What is Hypnotherapy?

Hypnotherapy is guided hypnosis, or a trance-like state of focus and concentration achieved with the help of a clinical hypnotherapist. This trance-like state is similar to being completely absorbed in a book, movie, music, or even one's own thoughts or meditations. In this state, clients can turn their attention completely inward to find and utilize the natural resources deep within themselves that can help them make changes or regain control in certain areas of their life.

When It's Used

Since hypnotherapy is an adjunct form of therapy, used along with other forms of psychological or medical treatment, there are many applications. Hypnotherapy can be used to treat anxiety, phobias, substance abuse including tobacco, sexual dysfunction, undesirable spontaneous behaviors and bad habits. It can be used to help improve sleep, learning disorders, communication and relationship issues. Hypnotherapy can aid in pain management and help resolve medical conditions such as digestive disorders, skin issues and gastrointestinal side effects of pregnancy and chemotherapy. It can also be used by dentists to help patients control their fears or to treat teeth grinding and other oral conditions.

What to Expect

Although there are different techniques, clinical hypnotherapy is generally performed in a calm, therapeutic environment. The therapist will guide you into a relaxed, focused state and ask you to think about experiences and situations in positive ways that can help you change the way you think and behave. Unlike some dramatic portrayals of hypnosis in movies, books, or on stage, you will not be unconscious, asleep, or in any way out of control. You will hear the therapist’s suggestions, but it is up to you to decide whether or not to act on them.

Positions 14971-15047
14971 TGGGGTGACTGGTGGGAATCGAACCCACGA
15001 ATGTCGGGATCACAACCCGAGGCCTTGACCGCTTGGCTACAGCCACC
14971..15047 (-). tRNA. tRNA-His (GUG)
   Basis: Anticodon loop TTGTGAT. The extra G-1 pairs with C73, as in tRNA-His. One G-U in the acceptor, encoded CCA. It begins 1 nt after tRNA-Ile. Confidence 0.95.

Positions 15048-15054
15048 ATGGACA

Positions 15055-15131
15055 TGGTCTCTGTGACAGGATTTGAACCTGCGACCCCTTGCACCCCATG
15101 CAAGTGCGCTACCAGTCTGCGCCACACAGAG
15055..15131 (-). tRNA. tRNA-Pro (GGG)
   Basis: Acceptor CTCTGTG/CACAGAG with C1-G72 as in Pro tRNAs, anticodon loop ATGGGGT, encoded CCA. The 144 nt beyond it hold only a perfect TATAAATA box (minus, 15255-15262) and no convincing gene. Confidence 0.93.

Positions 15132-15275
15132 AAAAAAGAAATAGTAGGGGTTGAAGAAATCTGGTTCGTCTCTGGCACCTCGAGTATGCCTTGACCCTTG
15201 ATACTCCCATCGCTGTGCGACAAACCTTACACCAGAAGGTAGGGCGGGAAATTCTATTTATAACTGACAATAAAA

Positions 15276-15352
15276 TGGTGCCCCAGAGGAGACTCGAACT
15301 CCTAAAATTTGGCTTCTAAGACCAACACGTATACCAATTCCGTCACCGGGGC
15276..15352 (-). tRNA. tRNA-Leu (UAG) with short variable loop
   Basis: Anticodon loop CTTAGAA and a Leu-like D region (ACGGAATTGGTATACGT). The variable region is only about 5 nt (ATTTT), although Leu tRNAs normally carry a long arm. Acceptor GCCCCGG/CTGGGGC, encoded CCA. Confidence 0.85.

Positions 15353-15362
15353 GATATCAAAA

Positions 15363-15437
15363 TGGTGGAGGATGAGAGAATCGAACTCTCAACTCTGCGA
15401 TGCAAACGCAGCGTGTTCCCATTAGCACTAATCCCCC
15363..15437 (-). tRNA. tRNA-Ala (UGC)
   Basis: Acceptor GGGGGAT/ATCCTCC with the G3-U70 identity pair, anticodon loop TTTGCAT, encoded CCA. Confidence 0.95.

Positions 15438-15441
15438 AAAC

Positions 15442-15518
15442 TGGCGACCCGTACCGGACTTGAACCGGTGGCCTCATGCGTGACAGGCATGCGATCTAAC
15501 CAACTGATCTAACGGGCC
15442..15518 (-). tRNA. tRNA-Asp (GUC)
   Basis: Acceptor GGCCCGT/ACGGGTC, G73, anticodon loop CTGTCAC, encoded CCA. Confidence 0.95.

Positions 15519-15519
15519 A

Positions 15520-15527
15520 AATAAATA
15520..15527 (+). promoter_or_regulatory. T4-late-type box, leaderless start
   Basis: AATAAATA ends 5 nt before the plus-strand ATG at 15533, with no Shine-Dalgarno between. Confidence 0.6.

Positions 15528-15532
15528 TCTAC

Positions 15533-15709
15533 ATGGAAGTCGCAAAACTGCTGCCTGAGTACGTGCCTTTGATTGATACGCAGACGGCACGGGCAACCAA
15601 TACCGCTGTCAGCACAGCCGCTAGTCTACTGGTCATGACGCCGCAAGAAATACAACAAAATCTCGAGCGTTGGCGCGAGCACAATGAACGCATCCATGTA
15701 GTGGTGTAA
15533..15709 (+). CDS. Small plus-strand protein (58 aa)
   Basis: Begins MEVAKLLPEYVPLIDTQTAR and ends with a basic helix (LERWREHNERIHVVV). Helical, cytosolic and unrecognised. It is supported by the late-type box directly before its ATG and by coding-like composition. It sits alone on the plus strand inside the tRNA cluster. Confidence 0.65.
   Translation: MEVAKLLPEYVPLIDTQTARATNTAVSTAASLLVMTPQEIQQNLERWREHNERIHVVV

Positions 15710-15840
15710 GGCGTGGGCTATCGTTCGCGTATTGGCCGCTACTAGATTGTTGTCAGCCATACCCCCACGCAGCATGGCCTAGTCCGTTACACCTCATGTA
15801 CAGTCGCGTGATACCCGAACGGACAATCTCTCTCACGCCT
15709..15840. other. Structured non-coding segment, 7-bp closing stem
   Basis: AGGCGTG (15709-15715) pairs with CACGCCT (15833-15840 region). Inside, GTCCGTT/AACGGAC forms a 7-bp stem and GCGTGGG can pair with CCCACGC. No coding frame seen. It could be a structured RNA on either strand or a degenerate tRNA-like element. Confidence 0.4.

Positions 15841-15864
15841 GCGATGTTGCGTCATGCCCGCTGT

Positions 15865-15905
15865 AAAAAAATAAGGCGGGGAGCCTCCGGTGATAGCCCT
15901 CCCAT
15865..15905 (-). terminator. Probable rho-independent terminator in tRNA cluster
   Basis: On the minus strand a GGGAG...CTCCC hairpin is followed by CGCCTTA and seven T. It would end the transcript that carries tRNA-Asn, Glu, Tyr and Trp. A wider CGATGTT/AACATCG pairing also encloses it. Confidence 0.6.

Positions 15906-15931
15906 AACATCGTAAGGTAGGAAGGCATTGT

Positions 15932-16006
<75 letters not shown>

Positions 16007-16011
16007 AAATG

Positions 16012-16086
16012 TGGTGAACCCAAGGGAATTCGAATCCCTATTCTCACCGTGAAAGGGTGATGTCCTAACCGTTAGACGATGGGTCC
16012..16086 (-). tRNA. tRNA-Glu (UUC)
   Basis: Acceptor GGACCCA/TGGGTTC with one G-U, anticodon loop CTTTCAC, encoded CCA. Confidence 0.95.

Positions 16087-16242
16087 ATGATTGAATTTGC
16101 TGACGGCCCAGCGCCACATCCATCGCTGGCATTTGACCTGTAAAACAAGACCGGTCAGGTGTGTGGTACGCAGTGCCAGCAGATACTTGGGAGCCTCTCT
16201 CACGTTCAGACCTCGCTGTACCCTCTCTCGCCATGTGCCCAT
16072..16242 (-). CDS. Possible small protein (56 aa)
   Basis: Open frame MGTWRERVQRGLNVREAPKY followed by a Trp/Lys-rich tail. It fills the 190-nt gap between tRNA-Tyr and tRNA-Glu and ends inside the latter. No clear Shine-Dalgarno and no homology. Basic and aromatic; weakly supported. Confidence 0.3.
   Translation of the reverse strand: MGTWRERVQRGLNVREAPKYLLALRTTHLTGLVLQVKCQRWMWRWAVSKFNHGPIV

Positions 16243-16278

How It Works

Hypnosis is not a psychotherapeutic treatment or a form of psychotherapy, but rather a tool or procedure that helps facilitate various types of therapies and medical or psychological treatments. Only trained health care providers certified in clinical hypnosis can decide, with their patient, if hypnosis should be used along with other treatments. As with psychotherapy, the length of hypnosis treatment varies, depending on the complexity of the problem.

Hypnotherapy addresses a diverse array of issues:
  • Coping with major life situations: Sometimes certain events, such as a death in the family, loss of a job, a breakup or divorce, or a major illness, may lead you to self-harm, decompensated, self-medicate or worse. Therapy can help you to come to grips with these situations and learn how to deal with their implications.
  • Coping with past trauma: A person may have experienced acts of physical or sexual violence, or may have witnessed or even been involved with causing these. Therapy can help you to cope with the ongoing effects of these situations that are causing stress within different areas of your life, including your relationship with yourself, your significant other, friends, children and it can also help you cope with job related issues.
  • Self-care: Those of you with dysfunctional or abusive parenting often have not learned appropriate self-care, self-assertion and healthy coping. Hypnotherapy can help you to strengthen adult skills of living and develop healthier and more effective patterns of self-care, self-regulation and self-assertion.